This movie was intended to be Chaplin’s spoof on both Bizet’s famous opera Carmen and a popular contemporary film of the opera. Sadly, it was tampered with after Chaplin left Essanay; its two reels were expanded to four, via a dreadfully unfunny subplot involving cross-eyed Ben Turpin as the leader of a gypsy gang.
Thus, it’s difficult to judge what Chaplin’s own version would have amounted to. However, based on the extant footage here, parody isn’t primary upon Chaplin’s mind. More likely, Chaplin intended to get laughs by placing his usual stomach-kicking slapstick (and there are stomach kicks galore here) within the context of a high-culture opera.
As such, the quality of the comedy is rather in-and-out. Edna Purviance makes a plausibly seductive Carmen next to Chaplin’s Don Jose, and when the comedy fits (as with an extended sword fight between Don Jose and a gypsy), it fits perfectly. On the other hand, Chaplin’s usual comedy method of transposition doesn’t always work here. Two examples: When Carmen lies down in Don Jose’s lap to woo him, Don Jose unthinkingly rests his elbow on her chest while carrying on in conversation. That’s funny. But later, when Don Jose kills a man, he casually rubs the man’s arm for any faint sign of life and then turns the rubbing into an all-out massage. What’s the point of massaging a dead man?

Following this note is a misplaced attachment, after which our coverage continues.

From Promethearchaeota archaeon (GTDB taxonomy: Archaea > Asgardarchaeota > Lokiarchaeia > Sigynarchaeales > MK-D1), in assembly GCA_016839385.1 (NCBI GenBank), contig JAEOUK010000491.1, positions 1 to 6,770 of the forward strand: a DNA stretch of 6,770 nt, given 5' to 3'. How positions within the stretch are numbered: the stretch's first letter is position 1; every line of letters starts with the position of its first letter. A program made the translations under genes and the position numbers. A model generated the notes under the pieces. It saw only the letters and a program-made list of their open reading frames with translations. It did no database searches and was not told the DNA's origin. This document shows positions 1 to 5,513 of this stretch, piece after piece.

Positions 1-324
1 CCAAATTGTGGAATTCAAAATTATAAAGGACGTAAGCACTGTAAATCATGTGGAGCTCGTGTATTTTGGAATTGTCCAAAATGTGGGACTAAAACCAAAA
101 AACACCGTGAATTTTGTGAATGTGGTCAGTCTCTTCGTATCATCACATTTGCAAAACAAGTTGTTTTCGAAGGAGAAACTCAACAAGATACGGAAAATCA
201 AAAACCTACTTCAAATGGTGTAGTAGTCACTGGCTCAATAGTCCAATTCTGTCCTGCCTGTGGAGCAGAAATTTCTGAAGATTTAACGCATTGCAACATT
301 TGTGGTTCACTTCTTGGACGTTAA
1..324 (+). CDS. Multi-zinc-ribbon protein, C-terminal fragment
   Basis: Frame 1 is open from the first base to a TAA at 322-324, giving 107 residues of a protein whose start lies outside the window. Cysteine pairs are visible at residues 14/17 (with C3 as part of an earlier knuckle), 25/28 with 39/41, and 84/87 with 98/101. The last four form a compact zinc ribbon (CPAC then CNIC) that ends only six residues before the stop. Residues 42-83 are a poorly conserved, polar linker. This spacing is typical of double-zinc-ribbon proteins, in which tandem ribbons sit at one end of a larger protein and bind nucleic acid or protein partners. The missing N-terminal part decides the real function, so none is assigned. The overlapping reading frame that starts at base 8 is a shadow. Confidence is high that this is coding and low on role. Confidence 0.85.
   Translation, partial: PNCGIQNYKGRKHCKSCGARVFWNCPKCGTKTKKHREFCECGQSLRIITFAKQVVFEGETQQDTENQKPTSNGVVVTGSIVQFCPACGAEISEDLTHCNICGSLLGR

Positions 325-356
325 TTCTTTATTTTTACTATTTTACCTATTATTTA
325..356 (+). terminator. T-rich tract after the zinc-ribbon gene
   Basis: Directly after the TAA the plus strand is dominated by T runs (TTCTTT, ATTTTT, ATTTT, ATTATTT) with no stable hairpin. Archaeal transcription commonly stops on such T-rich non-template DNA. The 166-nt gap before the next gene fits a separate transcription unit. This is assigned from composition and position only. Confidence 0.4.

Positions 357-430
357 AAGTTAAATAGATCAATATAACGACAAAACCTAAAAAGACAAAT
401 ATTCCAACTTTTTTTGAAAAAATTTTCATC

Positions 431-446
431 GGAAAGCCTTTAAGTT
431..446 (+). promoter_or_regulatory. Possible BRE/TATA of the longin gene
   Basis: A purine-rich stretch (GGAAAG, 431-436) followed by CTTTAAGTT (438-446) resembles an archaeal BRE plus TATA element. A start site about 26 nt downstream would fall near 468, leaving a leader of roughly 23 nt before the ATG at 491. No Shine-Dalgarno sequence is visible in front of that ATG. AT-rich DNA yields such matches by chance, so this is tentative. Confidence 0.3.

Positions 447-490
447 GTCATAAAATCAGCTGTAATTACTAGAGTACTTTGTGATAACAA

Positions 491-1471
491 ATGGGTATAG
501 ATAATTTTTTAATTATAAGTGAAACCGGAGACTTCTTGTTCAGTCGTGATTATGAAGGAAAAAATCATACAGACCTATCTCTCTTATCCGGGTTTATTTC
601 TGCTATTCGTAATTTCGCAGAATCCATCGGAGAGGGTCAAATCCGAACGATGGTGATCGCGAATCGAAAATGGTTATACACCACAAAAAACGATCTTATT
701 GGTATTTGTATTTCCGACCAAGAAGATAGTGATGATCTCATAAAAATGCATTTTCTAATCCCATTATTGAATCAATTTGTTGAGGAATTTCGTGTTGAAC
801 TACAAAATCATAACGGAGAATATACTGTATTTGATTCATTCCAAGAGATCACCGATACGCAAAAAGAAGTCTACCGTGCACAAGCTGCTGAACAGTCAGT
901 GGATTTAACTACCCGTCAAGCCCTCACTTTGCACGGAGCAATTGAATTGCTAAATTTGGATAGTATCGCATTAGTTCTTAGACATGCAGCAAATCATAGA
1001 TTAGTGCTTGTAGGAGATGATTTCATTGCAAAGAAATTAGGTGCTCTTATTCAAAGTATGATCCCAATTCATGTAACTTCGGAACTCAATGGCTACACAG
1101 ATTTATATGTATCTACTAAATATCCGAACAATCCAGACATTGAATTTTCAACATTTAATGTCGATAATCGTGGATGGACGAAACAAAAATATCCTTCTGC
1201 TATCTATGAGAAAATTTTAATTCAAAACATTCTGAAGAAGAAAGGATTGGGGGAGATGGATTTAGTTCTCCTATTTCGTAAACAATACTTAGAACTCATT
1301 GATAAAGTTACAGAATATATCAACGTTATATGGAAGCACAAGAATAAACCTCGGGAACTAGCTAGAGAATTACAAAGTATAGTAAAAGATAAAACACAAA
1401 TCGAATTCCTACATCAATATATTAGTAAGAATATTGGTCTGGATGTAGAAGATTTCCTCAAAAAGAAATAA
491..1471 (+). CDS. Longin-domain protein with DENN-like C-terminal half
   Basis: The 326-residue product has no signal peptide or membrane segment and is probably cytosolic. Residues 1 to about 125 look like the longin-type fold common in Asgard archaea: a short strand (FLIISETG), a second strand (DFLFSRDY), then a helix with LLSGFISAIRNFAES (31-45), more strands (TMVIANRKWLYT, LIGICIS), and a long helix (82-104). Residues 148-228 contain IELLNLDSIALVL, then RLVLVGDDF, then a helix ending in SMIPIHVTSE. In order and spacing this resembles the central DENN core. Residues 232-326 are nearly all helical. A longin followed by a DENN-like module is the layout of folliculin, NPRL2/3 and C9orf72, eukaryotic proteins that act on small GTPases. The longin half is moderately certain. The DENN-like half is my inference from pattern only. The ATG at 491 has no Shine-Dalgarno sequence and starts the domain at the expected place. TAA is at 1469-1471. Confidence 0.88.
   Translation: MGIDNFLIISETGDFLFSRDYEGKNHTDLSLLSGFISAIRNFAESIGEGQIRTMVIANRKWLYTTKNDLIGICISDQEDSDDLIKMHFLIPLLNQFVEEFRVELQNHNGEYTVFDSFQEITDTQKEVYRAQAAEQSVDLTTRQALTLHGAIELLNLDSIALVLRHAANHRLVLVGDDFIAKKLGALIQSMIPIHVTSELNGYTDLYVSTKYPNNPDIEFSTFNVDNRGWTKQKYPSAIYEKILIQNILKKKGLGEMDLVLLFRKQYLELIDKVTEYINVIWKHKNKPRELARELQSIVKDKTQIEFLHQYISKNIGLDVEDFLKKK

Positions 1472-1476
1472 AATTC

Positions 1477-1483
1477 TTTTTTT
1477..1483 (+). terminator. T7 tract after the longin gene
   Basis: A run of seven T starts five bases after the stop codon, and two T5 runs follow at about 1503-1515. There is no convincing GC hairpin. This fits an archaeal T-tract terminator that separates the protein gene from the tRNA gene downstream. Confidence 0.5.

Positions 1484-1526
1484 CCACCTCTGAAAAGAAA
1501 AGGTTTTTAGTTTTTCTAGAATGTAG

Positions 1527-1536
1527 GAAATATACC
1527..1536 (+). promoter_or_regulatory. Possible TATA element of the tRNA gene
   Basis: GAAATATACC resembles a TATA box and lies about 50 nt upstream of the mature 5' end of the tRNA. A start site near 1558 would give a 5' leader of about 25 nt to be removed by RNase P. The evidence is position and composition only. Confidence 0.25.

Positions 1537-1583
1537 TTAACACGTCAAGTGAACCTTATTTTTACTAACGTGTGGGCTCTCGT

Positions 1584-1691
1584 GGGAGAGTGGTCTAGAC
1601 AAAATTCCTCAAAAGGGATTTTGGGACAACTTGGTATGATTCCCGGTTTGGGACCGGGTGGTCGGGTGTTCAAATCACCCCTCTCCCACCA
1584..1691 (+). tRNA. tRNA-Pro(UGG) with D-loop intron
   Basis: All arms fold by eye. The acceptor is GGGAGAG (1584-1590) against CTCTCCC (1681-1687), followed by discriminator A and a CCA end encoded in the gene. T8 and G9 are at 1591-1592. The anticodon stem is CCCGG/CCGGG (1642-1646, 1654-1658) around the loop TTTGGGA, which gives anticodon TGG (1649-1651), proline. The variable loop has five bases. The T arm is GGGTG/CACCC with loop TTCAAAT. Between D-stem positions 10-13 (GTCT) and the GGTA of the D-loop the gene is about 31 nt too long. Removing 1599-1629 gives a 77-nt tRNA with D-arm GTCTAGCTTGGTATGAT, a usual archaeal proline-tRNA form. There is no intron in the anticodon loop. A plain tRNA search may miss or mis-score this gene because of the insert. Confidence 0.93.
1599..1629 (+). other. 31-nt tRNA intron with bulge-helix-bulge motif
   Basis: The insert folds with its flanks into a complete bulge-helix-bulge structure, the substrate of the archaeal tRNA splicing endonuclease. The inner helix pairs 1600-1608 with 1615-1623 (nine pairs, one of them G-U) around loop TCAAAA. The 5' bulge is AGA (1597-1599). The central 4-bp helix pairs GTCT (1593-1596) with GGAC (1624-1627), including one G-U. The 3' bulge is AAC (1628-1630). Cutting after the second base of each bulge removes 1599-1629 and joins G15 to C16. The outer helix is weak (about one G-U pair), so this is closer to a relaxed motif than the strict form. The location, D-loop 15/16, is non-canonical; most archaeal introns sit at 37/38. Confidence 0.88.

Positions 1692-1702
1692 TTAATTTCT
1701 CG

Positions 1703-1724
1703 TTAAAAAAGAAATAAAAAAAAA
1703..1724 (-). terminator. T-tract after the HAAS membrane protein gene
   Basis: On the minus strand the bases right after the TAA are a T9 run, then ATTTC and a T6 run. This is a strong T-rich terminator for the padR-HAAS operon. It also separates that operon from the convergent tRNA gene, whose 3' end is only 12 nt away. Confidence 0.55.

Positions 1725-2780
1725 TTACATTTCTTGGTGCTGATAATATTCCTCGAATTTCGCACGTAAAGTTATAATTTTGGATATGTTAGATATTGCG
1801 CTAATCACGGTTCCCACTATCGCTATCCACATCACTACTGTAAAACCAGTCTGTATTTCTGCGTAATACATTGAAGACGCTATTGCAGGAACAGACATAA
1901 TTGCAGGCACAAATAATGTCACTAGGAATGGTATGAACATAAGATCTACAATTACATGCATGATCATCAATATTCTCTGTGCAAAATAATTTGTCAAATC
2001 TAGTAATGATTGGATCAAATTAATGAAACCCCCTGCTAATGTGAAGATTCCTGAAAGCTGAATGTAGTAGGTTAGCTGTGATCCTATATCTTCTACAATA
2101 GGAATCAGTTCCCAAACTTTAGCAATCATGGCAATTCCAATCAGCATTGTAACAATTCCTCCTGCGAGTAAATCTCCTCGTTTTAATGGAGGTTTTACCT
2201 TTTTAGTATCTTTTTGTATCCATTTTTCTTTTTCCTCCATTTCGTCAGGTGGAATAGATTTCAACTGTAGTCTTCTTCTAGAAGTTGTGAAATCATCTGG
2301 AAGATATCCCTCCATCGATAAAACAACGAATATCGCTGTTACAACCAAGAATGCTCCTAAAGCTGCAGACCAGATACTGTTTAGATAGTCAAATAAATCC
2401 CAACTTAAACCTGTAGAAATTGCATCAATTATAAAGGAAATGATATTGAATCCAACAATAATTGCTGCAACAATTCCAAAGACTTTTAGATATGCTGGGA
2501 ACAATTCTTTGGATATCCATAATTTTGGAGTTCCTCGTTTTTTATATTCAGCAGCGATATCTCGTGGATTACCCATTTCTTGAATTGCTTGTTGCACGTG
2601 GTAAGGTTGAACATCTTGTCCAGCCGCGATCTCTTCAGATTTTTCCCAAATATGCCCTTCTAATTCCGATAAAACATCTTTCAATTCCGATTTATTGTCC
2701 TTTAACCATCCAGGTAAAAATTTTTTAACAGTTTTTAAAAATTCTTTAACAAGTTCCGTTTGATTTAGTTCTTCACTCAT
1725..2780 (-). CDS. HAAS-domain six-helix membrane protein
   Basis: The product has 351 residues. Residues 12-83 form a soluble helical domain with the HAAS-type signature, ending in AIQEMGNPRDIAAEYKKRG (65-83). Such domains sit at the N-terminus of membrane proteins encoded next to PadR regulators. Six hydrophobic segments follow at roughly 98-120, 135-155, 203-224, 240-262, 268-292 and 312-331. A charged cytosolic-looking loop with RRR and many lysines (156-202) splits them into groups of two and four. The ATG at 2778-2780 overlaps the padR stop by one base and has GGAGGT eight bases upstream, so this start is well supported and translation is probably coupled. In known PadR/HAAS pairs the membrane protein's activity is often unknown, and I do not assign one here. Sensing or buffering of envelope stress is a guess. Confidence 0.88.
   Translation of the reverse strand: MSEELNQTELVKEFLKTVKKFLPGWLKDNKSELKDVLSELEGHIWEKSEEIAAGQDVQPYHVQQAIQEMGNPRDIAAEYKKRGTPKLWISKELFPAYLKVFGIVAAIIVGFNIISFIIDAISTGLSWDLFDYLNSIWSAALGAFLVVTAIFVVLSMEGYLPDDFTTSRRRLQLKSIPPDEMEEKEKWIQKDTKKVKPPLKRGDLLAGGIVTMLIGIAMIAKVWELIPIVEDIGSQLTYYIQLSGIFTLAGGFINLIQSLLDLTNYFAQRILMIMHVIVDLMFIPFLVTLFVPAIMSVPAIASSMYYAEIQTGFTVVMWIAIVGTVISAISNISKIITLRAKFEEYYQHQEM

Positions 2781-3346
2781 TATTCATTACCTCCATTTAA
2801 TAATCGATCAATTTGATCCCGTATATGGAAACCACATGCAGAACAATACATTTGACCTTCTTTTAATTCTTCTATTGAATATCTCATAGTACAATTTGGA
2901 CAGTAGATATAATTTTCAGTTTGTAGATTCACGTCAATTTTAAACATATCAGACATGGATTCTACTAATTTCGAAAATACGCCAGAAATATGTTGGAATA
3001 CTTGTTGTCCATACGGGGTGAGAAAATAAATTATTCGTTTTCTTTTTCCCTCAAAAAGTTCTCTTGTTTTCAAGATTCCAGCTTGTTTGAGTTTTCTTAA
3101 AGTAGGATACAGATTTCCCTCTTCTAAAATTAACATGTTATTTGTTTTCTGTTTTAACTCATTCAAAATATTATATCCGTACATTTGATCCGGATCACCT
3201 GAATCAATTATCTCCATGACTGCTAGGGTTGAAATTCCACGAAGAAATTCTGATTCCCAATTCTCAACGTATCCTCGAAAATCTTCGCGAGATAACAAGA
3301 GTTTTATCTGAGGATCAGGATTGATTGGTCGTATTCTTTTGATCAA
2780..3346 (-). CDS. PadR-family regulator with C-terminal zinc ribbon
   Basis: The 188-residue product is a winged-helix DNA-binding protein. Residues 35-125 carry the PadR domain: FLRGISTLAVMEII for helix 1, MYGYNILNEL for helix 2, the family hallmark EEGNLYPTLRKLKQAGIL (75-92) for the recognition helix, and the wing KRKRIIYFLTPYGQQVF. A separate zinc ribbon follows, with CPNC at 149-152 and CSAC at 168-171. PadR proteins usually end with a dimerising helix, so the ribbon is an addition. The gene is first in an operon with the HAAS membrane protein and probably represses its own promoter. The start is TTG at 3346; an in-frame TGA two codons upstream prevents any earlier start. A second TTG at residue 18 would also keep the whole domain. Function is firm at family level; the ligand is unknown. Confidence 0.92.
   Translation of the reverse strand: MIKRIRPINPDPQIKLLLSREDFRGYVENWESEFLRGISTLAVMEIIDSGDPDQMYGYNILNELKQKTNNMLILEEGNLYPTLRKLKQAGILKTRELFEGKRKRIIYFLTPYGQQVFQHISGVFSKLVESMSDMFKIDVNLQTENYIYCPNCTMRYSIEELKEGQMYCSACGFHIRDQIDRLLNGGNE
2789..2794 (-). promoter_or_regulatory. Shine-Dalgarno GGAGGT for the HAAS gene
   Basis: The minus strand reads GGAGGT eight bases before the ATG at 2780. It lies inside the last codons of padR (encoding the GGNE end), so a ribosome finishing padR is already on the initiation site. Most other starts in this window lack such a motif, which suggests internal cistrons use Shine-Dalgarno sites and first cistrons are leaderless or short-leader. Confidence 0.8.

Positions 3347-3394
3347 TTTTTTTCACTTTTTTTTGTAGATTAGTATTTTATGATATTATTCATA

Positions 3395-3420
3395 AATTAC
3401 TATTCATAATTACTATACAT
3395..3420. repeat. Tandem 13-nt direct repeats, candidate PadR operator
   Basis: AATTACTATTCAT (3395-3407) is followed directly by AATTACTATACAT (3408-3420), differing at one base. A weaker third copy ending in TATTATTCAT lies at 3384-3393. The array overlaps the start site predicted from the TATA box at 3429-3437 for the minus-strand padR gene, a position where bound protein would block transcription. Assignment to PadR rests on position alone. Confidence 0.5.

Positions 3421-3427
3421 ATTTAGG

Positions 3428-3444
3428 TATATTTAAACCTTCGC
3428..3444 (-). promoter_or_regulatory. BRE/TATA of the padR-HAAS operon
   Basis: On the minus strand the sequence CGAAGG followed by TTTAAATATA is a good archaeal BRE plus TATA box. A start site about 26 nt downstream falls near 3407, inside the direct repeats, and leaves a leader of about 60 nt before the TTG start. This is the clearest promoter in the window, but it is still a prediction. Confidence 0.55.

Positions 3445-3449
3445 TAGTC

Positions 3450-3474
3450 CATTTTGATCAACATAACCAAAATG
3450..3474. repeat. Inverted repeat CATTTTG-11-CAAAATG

The massage gag underlines the Mel Brooks-like “We’re only kidding, folks” aspect of the parody, as does the final scene, where Don Jose furiously murders Carmen with his dagger and then stabs himself as well. At first, the scene is played straight, and Chaplin plays the rage-and-remorse so plausibly, you forget you’re watching a comedy. Then, the movie’s ending takes great pains to show Don Jose and Carmen springing back to life, with Don Jose showing us that his dagger is made of rubber, and with everyone laughing cutely for the fade-out. Of course, one doesn’t expect a real murder in a Chaplin farce, but one doesn’t expect a cop-out ending, either.
The few seconds prior to movie’s end showed how well Chaplin could truly play drama. A few years and studios later, he’d be doing this sort of thing in earnest.